Bronson south of Somerset

  What can be done south of Somerset? So in this post, the Somerset to Gladstone stretch.

South of Somerset the traffic count goes up. Recall that the Laurier to Somerset section had 16-20,000 AADT (annual average daily traffic) with under 4% trucks. South of Somerset, it increases  to 21-26,000 AADT with almost 5% being trucks (2003 and 2008 traffic counts).

This is still within the “normal” band of volume suitable for converting a four lane road into a three lane road. But it is at the upper limit. I predict Ottawa engineers would be very unhappy trying these volumes (some road diets have worked with volumes of up to 31,000 AADT, but it depends on the number of intersections, driveways, road geometry, etc).

There are measures that can make it possible to convert busy stretches of Bronson from four lanes to three. The key to handling the volume lies at the intersections. Gladstone is a busy intersection. It needs major repair. It is grossly difficult to cross for pedestrians and cyclists, especially going east-west along Gladstone. Would you let your 9 year old walk to school at that crossing?? I didn’t think so. How about your 85 year old mother? (the latter may depend on whether you are in her will or not).

Yet to make the stretches of Bronson between major intersections work as three lanes, the intersections themselves have to be set up to handle the volume of traffic efficently for cars.

My suggestion would be to try Bronson north of Somerset as three lanes this summer, by repainting the lanes. When that works, examine how to repaint the section from Somerset to Gladstone in 2012, before actual road rebuilding is done in 2013.  Use the lessons learned from the first summer’s effort; and convene a genuine discussion amongst stakeholders at the Gladstone end as to what the problems are there, what the potential solutions are, and send in the painting crews. Paint is cheap; lives are not.

A better variation on the above “timetable” would be to postpone the reconstruction of Bronson south of Somerset by one year. This would give one season (2010) to try the painted option on Bronson north of Somerset; and one year to construct the new road (2011) and a year to observe the new street, its landscaping, wider sidewalks, etc and determine if the correct balance of user interests has been attained (2012).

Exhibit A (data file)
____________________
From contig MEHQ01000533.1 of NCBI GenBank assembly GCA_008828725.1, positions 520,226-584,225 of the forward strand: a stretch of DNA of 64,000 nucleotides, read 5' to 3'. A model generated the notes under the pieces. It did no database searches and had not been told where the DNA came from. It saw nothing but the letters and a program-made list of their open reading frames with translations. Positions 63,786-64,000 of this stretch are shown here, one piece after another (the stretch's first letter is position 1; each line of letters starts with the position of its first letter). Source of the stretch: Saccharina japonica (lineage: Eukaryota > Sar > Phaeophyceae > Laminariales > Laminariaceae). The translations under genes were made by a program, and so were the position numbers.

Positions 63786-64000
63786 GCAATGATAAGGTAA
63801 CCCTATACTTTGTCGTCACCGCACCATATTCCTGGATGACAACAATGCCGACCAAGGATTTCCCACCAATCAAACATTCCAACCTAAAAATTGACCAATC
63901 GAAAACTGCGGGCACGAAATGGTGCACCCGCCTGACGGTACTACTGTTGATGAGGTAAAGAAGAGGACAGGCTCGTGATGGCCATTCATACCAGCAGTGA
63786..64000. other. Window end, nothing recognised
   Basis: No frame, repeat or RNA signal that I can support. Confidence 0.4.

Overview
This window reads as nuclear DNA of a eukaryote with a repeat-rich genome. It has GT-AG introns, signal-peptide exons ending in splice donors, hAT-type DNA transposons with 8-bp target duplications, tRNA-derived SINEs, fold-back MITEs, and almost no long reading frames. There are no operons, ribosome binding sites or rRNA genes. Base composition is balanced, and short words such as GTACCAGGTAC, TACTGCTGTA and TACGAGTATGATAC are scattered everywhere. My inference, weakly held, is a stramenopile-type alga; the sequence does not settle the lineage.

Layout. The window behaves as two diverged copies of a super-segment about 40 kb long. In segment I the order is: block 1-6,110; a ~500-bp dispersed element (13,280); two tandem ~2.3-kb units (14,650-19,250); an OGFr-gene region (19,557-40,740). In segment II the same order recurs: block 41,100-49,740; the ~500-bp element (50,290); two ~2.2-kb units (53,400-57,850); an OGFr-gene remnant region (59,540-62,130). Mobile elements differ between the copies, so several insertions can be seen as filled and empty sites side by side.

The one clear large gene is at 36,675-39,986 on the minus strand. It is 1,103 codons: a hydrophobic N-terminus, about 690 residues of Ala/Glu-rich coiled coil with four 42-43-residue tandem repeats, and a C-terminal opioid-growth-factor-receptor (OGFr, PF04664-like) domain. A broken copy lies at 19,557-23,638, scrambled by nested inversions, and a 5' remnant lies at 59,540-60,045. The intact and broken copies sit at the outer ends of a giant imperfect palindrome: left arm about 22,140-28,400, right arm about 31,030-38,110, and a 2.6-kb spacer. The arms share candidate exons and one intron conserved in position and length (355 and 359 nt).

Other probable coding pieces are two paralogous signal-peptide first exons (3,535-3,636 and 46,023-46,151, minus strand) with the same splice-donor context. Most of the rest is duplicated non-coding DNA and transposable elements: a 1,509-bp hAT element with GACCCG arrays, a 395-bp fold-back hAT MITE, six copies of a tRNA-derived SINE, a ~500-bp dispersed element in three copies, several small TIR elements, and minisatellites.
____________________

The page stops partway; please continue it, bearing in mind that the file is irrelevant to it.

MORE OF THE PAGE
As for the stretch of Bronson south from Gladstone, I am reluctant to go there. I lack enough first hand knowledge about the traffic flow there at all seasons. I do know from sitting at Harvey’s (we retired people get very modest dinners out), it is alternately hilarious and scary to watch the steady volume of pedestrians trying to cross Bronson at Arlington. And I hate crossing Raymond. Or walking under the Qway. And the stretch up to Carling is awful for pedestrians, cyclists, and motorists. While I seldom drive a car, I simply will not try to turn left off Bronson onto Isabella to get to the Qway. Too dangerous.

Note: these Bronson posts have been edited a bit and put into a single word document, which I will send to anyone who wants it. Of course, I have already sent it to Councillor Holmes and the traffic engineers for Bronson. Please send links to your concillor, candidates for office, and anyone else. Then go the public meetings to be held for Bronson and let them know, loudly, what you think.

2 thoughts on “Bronson south of Somerset

  1. Eric, I suggest that as part of the pilot, the left lane of Bronson northbound from about Gladstone should be painted as a left turn lane, with advance signage indicating that Somerset St is ahead.This would provide the lane drop for the 3-lane section north of Somerset, and fix most of the craziness at the Somerset intersection.

  2. This is a great post. Having lived on Bronson, I am aware of its many challenges, especially to pedestrians. Simple changes to the structure of the street like the ones you suggest would go a long way in making it an attractive place to live and walk. Keep up the good work.Nicolas

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